These guys really dig Buddha huh?
Trip Start Jun 29, 2005
235Trip End Nov 30, 2009
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This was my first up close sighting of the legendary Irrawaddy River. The Irrawaddy cuts a very wide swathe (sometimes up to three kilometres wide) through the low-lying and generally barren surrounding plains. As the miles went by this immensity becomes more and more apparent and as usual, the river plain is surrounded by far-flung mountain peaks on the horizon.
Often the scene didn't change for an hour or more, just the position of the boat in the river (the navigator skilfully dodging sandbanks) and that the occasional village cropped up on the shore every once in a while. Seven hours slid by in blissful comfort and reclination*. Rain showers came and went but never seriously threatened. All was well on the poop deck - my hapless bowels behaved themselves admirably. Then stupas were sighted on the banks aforeships and we entered the Bagan Archeological Zone. Bring it on!
Bagan is stop two in my ancient cities of Asia tour and although relatively unknown to much of the world, it's an awesome cluster of 1,000 year old Buddhist temples and monuments covering an area of about 50 square kilometres in north western Myanmar. There are approximately 2,100 definable structures within this area, some built on a huge scale with many levels and internal rooms, others much smaller with just single rooms (or none at all in the case of the many stupas and burial mounds).
Apparently they were built over a period of about 250 years, from the 9th to the 13th century AD (I realise that doesn't add up). Various styles were employed in three distinct architectural periods - the imaginatively named Early, Middle and Late periods - which resulted in a bizarre and seemingly random variety of shapes and designs in evidence. Add that to the fact that they were using some weird method of astrology or some seriously mind-altering substances to place the new constructions and you often get a very weird mix of buildings neighbouring each other. If you look one way and there's a mutli-layered temple with a beautiful spire on top, look fifty metres right and there's a giant shoe box, fifty metres left and there's a pentagonal stupa. Righty-o, nice work lads.
On the whole it adds up to an extraordinary sight, if you can get to any sort of vantage point to peer over the encroaching scrub and jungle. Whichever way you look, there are numerous structures dotting the landscape, many of which are comparable in size and complexity to the very pinnacle of European architecture of the time. The large temples must have been an absolutely massive undertaking in themselves, but then to erect thousands of smaller buildings around them would have taken almost continuous construction over the centuries. I wouldn't like to have been a slave around here back then...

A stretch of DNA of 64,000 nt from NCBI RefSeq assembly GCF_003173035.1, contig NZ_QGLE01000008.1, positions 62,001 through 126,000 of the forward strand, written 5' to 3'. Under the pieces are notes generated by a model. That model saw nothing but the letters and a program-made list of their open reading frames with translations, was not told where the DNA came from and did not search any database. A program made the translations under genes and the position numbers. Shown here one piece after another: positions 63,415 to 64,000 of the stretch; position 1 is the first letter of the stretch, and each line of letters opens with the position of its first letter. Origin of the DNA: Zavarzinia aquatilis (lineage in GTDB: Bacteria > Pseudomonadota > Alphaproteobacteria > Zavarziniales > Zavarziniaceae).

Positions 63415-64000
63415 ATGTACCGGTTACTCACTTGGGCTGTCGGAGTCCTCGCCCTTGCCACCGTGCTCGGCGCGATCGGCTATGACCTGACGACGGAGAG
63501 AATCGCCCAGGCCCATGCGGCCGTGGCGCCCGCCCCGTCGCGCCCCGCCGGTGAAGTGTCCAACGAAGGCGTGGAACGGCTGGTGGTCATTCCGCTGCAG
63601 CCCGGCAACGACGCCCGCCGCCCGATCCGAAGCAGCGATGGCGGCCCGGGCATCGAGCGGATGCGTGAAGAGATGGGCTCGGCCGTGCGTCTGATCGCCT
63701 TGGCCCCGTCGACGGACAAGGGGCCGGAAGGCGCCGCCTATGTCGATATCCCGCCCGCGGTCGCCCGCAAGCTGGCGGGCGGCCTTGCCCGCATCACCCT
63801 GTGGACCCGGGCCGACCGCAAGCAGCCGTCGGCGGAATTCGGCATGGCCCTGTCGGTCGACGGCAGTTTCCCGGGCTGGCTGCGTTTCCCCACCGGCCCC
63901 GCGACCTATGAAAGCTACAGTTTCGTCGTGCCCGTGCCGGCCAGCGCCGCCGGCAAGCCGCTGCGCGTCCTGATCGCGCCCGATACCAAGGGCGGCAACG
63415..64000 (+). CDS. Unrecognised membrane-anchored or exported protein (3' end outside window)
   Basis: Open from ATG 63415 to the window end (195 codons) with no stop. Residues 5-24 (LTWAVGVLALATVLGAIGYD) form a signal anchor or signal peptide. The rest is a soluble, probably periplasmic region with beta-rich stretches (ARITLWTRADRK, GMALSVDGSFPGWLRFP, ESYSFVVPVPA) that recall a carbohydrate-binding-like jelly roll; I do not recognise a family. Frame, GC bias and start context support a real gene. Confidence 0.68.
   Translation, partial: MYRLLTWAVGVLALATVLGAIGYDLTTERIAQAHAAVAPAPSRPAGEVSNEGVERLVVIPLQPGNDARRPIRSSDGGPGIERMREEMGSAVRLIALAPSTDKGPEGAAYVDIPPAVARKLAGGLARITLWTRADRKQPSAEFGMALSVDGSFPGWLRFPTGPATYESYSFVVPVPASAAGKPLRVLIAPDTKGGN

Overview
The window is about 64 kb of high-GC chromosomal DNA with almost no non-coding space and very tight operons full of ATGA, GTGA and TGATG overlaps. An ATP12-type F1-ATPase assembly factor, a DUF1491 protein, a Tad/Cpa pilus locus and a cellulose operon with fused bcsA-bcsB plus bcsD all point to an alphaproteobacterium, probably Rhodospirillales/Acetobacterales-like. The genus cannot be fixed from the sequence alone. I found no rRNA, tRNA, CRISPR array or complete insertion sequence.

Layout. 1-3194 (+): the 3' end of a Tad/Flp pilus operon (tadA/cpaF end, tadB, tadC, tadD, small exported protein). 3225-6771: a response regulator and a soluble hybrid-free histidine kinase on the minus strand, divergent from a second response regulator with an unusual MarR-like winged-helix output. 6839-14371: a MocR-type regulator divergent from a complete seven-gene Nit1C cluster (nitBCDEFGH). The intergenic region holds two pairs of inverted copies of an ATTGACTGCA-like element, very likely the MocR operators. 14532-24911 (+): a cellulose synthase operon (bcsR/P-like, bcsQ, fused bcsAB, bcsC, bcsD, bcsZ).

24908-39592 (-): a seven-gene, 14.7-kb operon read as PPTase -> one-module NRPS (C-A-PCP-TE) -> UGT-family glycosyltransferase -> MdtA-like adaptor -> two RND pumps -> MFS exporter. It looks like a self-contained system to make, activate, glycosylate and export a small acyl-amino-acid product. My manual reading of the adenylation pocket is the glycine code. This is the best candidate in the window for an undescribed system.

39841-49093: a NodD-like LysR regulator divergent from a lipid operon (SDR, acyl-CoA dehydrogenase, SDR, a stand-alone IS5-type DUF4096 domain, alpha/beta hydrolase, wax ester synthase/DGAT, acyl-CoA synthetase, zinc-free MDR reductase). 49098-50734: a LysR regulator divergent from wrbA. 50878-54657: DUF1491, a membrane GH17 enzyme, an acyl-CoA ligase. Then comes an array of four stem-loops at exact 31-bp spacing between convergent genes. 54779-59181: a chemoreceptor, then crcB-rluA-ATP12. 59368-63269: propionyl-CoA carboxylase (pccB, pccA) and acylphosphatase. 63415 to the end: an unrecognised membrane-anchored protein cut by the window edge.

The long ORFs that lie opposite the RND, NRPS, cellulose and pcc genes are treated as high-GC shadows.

Let's not get too high tech about this - pictures tell a thousand words. First stop was the massive gilded stupa of Shwezigon Pagoda in Nyaung U. The swarming vendors didn't amuse me but the old ladies with the big rollies sure did!
From there on it was just cycling for a while, stopping and gazing about in wonderment. Here are some of the main temples (names above photos):
Dhamma ya-za-ka Zedi
Tayok-pyi Paya (excellent views at this remote temple)
Other random structures
By the way, don't ask me regarding the difference between temples, paya and pahto. I mustn't have been paying attention that lesson.
If you could access them, the inside of the temples often reveal intricate paintings - mostly religious in nature such as of the Buddha and his lessons in learning 'the Way', as well as some more earthly topics such as life around the area or in the royal court of the time. A lot of these has faded due to smoke damage (the temples were used to hide from the Japanese in WW2), bat droppings or just age, but temples such as Gu-byauk-gyi (in between Old and New Bagan) still have some significant works under display.
I spent three quite changeable (weather-wise) days here which ended up working quite nicely, giving me time to relax and recuperate from previous ills whilst covering most of the extended archeolgical zone in detail. I saw most significant sites plus a number of less accessible (but no less impressive) secondary temples (such as Tayok) along the southern-most road. It's interesting that as the zone is so spread out, it is difficult to fully appreciate the immensity and impressiveness of it all. Borobudur pales into insignificance when compared to this, and I think Bagan will certainly rival Angkor Wat in terms of magnitude when I visit there in the near future. Still, we'll leave it till then to pass final judgements.
In the meantime, it is one happy Rosco heading over to Inle Lake for the final stop of this Myanmar tour. After I've gone, the sun will continue to set over the many temples, pahto, zedi and hti that make up this spectacular example of ancient human endeavour. Maybe I'll make it back here sometime to see it again.
Cheerio for now.
Next entry -> Inle Lake
* new Ross word - a state of tranquil repose
Cumulative stupa (bell shaped monument) count - Myanmar visit
3,528 to end 31 October
That's a lot a temples... phew.